Tony Luong, Hart House Podcaster

Tony is a master’s student at the University of Toronto studying public health. He was part of a diverse team of Hart House student podcasters who gathered transformative stories from young people who had overcome personal challenges. A pilot project, the Hart House Podcast was a training ground for students to develop listening and interview skills allowing them to facilitate meaningful storytelling. The podcasts are available on iTunes.

 

“Hart House was one of the first places I visited during my first day on campus. As someone who really appreciates art, I liked how Hart House has that space for creativity. There’s art everywhere, especially in the courtyard. That’s probably my favourite part. Hart House is definitely one of my favourite places on campus because it has this sort of old-school vibe to it and I appreciate that feeling, that sense of beauty. So, when I was able to be involved [with Hart House as a podcaster], it was a really exciting opportunity.

“The podcast was a great opportunity to try something different. To blend my background and interests with the things I’m passionate about. We collected stories from students from diverse backgrounds and talked about a lot of different topics. Some were uplifting and happy moments, but it was also a chance for us to have some really difficult conversations. We collected stories every week. It was the first time that Hart House had a podcast program. We did a live show for people around the world to listen to.

“They were mostly stories about people finding a way to thrive. There were many conversations about healing from the trauma that comes from going through different kinds of intersecting oppression. At the same time, folks had a chance to be resilient. And we were able to celebrate those moments as well.


“I find that with my approach to storytelling, we always ended on a hope. And sometimes even when stories were difficult, folks would feel a lot freer by the end. That wasn’t always the case of course. Sometimes the conversation could be an emotional trigger, and that was totally valid.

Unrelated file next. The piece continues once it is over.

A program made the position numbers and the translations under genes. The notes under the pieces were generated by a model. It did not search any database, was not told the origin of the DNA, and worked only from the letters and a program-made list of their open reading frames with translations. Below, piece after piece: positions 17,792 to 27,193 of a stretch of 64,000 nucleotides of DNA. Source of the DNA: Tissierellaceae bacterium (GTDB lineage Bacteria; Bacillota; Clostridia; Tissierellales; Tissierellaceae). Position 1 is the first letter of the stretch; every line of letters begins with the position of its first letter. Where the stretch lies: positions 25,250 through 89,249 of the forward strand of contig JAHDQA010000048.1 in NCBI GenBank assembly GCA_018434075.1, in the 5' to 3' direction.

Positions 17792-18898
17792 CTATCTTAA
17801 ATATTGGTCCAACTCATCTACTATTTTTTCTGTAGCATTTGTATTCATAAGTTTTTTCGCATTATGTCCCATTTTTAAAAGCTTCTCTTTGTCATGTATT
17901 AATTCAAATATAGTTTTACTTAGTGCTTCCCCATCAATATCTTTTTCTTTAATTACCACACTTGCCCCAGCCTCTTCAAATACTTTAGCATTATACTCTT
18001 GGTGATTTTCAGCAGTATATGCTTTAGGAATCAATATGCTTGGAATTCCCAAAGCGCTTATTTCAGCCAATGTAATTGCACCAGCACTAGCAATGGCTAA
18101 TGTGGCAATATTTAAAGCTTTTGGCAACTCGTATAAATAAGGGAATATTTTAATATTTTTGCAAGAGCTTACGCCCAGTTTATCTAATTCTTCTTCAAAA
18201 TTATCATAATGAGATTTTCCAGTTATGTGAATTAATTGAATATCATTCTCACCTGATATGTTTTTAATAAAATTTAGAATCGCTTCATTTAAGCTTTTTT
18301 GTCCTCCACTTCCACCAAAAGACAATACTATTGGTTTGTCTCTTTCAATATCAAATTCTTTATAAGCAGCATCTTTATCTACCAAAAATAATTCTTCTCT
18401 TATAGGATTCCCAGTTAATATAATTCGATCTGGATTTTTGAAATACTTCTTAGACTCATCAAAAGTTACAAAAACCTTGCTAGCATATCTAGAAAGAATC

“Sharing stories allowed me to be open and also to be vulnerable in listening to those stories and be touched by them—you’re being empathetic and compassionate and just holding space for those stories, and they moved me. I think that’s really important because I know there have been moments as a student when I felt really lonely. I felt like people didn’t care. But there are people who care. I think the podcast is a really powerful reminder for me of that sense of connection to the community.

“I remember being a first-year undergrad student and it being so intense. I think I would have loved to have had something like a podcast because it taps into a different kind of artistic, sort of creative expression. Being able to listen to other students talk about things in a way that feels comfortable, and knowing that they are thriving and that things will be okay! I think that’s a really powerful thing. I’m definitely grateful. Hopefully [the podcast] will help someone, or maybe it moves them in some way or just reminds them that there is a community out there.”

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